Other proposals would use similar means to achieve more or less the same goal. One of the most prominent, from Social Security Subcommittee Chairman Rep. John Larson, a Connecticut Democrat, would subject income of $400,000 or more to payroll taxes. Sadly, Marc Goldwein, senior vice president and senior policy director at the Committee on a Responsible Federal Budget, said, revisions to the original version of Larson .’s account have increased the promised distributions in such a way that the fund would become less stable in the long term.

Each of these proposals faces the usual political hurdles. But even if adoption were likely, there are practical objections.

Leibel Sternbach, a financial advisor with expertise in Social Security, said critics of the current system too often forget that the amount of Social Security benefits retirees and others receive is directly related to how much they have benefited from the system over the years. paid . So the more high earners have to put in, the more they can withdraw when they retire.

“It’s not a welfare program,” he said. “So if you raise that limit, you’re just paying more in benefits.”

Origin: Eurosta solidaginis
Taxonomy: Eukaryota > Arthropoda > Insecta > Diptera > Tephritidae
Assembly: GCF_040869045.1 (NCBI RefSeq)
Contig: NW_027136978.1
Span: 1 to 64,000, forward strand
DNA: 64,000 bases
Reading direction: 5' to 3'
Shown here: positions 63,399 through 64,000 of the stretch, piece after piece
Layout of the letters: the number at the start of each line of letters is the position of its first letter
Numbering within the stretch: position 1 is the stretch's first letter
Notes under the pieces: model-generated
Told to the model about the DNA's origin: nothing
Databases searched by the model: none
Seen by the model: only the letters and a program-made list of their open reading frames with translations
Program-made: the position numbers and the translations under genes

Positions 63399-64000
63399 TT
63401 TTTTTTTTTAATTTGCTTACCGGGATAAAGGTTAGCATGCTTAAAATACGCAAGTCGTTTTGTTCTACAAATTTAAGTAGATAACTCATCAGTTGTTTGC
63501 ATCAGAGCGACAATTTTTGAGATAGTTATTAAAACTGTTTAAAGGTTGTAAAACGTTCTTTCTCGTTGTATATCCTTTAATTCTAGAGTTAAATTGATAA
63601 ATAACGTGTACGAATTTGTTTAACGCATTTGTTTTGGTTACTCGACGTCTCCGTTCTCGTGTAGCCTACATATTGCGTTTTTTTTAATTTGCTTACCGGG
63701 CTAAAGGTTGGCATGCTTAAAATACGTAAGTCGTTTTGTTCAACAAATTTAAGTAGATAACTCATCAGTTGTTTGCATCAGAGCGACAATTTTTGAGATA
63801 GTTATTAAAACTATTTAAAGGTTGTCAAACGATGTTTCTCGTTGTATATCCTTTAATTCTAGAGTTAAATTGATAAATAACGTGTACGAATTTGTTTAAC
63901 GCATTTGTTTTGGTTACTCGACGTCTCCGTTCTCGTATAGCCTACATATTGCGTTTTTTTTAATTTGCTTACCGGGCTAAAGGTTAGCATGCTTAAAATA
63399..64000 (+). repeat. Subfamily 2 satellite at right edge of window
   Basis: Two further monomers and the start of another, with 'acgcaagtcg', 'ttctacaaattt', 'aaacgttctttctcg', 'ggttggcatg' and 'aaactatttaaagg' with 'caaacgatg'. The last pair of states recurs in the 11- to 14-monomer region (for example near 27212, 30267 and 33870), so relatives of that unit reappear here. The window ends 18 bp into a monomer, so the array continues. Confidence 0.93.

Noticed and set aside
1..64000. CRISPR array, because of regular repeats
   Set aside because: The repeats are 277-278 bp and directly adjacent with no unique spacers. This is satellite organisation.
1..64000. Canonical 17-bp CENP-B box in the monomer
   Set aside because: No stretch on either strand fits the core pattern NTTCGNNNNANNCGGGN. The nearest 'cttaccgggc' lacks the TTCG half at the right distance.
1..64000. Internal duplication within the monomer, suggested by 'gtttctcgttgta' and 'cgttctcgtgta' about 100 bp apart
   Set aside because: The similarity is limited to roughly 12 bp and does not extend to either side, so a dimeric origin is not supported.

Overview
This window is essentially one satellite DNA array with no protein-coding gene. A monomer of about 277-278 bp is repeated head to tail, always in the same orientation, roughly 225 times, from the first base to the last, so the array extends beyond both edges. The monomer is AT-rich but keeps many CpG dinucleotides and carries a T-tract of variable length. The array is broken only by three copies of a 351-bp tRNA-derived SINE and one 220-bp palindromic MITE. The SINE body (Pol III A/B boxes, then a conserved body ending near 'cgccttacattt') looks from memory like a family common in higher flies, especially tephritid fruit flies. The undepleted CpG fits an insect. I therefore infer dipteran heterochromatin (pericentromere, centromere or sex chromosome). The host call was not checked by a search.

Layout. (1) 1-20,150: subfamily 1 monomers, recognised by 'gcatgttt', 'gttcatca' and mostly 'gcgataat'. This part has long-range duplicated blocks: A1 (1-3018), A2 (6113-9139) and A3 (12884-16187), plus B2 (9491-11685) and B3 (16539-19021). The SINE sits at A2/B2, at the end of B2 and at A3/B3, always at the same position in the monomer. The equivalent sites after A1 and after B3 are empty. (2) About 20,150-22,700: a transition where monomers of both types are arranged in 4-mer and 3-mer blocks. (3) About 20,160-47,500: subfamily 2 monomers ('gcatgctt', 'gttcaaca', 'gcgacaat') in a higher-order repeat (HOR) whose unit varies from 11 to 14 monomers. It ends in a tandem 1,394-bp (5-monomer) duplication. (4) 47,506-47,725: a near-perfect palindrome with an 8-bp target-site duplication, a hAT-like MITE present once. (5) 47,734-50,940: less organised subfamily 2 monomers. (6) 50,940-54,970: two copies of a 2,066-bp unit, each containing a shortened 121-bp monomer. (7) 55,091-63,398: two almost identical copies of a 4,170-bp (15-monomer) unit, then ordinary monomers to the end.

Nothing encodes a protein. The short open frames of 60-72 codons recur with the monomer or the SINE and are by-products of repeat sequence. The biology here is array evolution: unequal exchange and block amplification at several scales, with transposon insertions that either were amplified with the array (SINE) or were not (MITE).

As for Craig’s proposal, Sternbach sees it as nothing more than an attempt to win votes from retirees. Any real solution, he said, will most likely have to be a combination of postponing retirement age, taxing different retirement accounts more and cutting certain benefits.

Congress will do its best not to do anything that harms current recipients for fear of retaliation at election time, Sternbach said. Any pain will most likely be felt by employees who are currently too young or too busy to worry about retirement.

Sternbach said financial planners play an important role in forecasting likely changes in Social Security and in helping younger customers find ways to offset any losses arising from the need to strengthen the system.

“You have to be considerate, rather than continue with just the default, or else you’ll play into their hands and you probably won’t get out,” he said.

Mike Zeiter, owner of Foundations Financial Planning in Carthage, Missouri, said he understands why so many people question the reasons for taxing Social Security benefits. Since employees’ earnings are already taxed once to deposit into the Social Security Fund, why would they be taxed a second time when they are retired?

Yet another criticism, Zeiter said, is that retirees would be better off in the long run if they were allowed to invest their savings in retirement accounts rather than being forced to pay them to Social Security.

Regardless of the solution, Altman said one thing is hardly questionable. Congress will eventually act to strengthen Social Security. The program is too popular and essential to the lives of too many voters for politicians to risk their careers over welfare cuts and broken promises.

“There’s no question, they’re never going to let it go bankrupt,” Altman said. “And there’s still plenty of time. Insolvency is still more than a decade away.”